Phase Two: acoustic guitar meets noise-glitch electronics on tiny release


Anonymeye, Phase Two, Australia, Sound & Fury, 3″ CD-R, S&F011(2007)

Sitting in its tiny blank green sleeve among shelf-loads of more brash CD recordings at the city record shop, this modest release could have missed my eye as I perused the dull collection. Red Eye Records just hasn’t been the same since Oren Ambarchi left working there years ago to migrate to Melbourne. But one thing has remained the same – though how much longer, I don’t know – is the occasional little CD that slips into the store despite no marketing, no online or other publicity campaign or stunt, and which patiently waits for someone such as I to snap it up and give it a good home. Gladly does the stray repay me with much gratitude in the form of good and self-assured music – and this CD-R upholds the strays’ reputation.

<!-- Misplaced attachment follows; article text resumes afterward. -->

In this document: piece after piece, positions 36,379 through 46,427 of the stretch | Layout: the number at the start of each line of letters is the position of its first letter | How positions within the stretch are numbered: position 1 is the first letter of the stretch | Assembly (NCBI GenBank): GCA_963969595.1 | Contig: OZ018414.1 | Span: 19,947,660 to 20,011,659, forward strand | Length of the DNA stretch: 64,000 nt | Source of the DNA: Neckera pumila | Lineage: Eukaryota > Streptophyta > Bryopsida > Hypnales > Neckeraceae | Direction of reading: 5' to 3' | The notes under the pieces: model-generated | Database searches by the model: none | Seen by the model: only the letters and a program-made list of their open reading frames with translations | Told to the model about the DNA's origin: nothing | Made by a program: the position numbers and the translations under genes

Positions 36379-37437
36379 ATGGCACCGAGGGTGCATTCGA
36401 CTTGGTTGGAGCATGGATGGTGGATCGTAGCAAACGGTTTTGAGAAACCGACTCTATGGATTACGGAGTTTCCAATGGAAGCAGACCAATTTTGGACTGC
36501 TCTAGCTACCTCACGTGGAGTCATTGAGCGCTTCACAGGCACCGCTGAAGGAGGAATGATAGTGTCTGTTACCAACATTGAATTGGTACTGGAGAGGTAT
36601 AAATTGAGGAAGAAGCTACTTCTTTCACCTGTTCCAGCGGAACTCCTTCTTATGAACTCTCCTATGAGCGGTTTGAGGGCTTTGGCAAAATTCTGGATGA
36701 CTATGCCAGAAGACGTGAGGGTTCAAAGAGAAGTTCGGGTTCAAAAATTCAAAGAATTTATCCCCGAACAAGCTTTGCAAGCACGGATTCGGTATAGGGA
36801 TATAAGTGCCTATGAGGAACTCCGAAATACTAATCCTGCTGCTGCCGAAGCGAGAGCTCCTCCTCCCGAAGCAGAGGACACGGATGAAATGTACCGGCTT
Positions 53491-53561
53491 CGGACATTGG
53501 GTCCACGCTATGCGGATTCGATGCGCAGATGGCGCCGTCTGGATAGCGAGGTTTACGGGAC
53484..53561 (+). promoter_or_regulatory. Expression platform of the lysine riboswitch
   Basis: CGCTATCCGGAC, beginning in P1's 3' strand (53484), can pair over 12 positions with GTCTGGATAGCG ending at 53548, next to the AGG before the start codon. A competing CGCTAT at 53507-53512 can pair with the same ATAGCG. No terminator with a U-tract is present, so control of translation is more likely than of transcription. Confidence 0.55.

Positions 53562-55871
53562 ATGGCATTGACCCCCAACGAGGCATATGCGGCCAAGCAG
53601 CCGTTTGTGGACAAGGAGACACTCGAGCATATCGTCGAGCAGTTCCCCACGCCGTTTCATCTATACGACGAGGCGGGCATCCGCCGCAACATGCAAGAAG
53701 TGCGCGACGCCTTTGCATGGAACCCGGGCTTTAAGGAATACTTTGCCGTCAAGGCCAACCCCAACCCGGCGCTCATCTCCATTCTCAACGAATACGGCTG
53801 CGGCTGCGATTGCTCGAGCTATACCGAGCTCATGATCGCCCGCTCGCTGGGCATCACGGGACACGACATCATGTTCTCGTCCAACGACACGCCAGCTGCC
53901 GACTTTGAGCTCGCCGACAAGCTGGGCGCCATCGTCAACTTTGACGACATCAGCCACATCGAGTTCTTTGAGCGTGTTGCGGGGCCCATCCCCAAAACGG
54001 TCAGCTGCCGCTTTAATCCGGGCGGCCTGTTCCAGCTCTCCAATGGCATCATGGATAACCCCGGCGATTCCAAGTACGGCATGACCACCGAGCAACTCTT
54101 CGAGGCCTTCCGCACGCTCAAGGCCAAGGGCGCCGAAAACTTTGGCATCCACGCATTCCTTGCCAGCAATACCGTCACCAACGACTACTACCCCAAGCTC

It’s an extended acoustic-guitar wander up hill and down dale of blurry sharp buzz-noise dronescapes, nothing more and nothing less, but what a journey it is – many a tale is told in the repeating micro-tunes and twanging tones that sing of lonely days and nights in a desert or detours into pathways that turn out to be cul-de-sacs, forcing the journey to retrace its forgotten steps. Meanwhile the electronic buzz backdrop changes from merely buzzy to feature distinct and sharp cutting sounds, and later still a heavy-stone dragging noise as if someone was shoving a heavy rock in front of a cave. The effects are scrapey and scratchy and seem like the kinds of noises Editions Mego would be interested in claiming as their own if the label knew how to create them.

Does the guitar ever figure out how to leave the labyrinth of guttural, almost slitted-throat noise-drone? Judging from the way it repeats itself, I think the strings are not too interested in ever reaching the end of the journey. Just as racing pigeons are enticed by big city lights, a great social scene, the prospect of free food and being able to crap on statues of long-dead military leaders (most of whose reputations weren’t worth a fraction of the cost of the bronze cast in the foundry anyway), so too the homely folksy guitar discovers curious and intriguing vistas during its trip and decides it wants to stay. You too might feel the same way.

Contact: Anonymeye, Sound & Fury

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